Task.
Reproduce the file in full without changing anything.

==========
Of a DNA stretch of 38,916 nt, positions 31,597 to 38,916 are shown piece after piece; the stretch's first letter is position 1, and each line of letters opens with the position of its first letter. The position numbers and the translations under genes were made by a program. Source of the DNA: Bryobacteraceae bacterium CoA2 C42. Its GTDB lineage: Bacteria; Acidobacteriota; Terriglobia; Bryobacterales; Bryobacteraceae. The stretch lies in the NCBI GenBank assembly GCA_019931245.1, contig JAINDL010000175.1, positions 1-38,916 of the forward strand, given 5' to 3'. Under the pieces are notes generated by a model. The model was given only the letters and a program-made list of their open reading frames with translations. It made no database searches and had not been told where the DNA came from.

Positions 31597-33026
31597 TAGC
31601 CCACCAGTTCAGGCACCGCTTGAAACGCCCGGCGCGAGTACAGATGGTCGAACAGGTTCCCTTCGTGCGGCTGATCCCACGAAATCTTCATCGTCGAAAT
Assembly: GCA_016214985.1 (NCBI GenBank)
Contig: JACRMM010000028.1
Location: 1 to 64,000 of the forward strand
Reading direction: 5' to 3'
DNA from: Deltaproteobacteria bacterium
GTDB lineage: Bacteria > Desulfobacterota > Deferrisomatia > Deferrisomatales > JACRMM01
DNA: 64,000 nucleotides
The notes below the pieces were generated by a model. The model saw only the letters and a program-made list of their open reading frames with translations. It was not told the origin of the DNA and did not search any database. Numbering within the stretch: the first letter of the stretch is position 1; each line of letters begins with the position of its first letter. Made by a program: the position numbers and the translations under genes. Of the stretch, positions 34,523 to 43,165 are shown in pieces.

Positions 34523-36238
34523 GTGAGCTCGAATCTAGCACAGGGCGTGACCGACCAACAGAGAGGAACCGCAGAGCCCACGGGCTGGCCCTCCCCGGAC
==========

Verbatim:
Of a DNA stretch of 38,916 nt, positions 31,597 to 38,916 are shown piece after piece; the stretch's first letter is position 1, and each line of letters opens with the position of its first letter. The position numbers and the translations under genes were made by a program. Source of the DNA: Bryobacteraceae bacterium CoA2 C42. Its GTDB lineage: Bacteria; Acidobacteriota; Terriglobia; Bryobacterales; Bryobacteraceae. The stretch lies in the NCBI GenBank assembly GCA_019931245.1, contig JAINDL010000175.1, positions 1-38,916 of the forward strand, given 5' to 3'. Under the pieces are notes generated by a model. The model was given only the letters and a program-made list of their open reading frames with translations. It made no database searches and had not been told where the DNA came from.

Positions 31597-33026
31597 TAGC
31601 CCACCAGTTCAGGCACCGCTTGAAACGCCCGGCGCGAGTACAGATGGTCGAACAGGTTCCCTTCGTGCGGCTGATCCCACGAAATCTTCATCGTCGAAAT
Assembly: GCA_016214985.1 (NCBI GenBank)
Contig: JACRMM010000028.1
Location: 1 to 64,000 of the forward strand
Reading direction: 5' to 3'
DNA from: Deltaproteobacteria bacterium
GTDB lineage: Bacteria > Desulfobacterota > Deferrisomatia > Deferrisomatales > JACRMM01
DNA: 64,000 nucleotides
The notes below the pieces were generated by a model. The model saw only the letters and a program-made list of their open reading frames with translations. It was not told the origin of the DNA and did not search any database. Numbering within the stretch: the first letter of the stretch is position 1; each line of letters begins with the position of its first letter. Made by a program: the position numbers and the translations under genes. Of the stretch, positions 34,523 to 43,165 are shown in pieces.

Positions 34523-36238
34523 GTGAGCTCGAATCTAGCACAGGGCGTGACCGACCAACAGAGAGGAACCGCAGAGCCCACGGGCTGGCCCTCCCCGGAC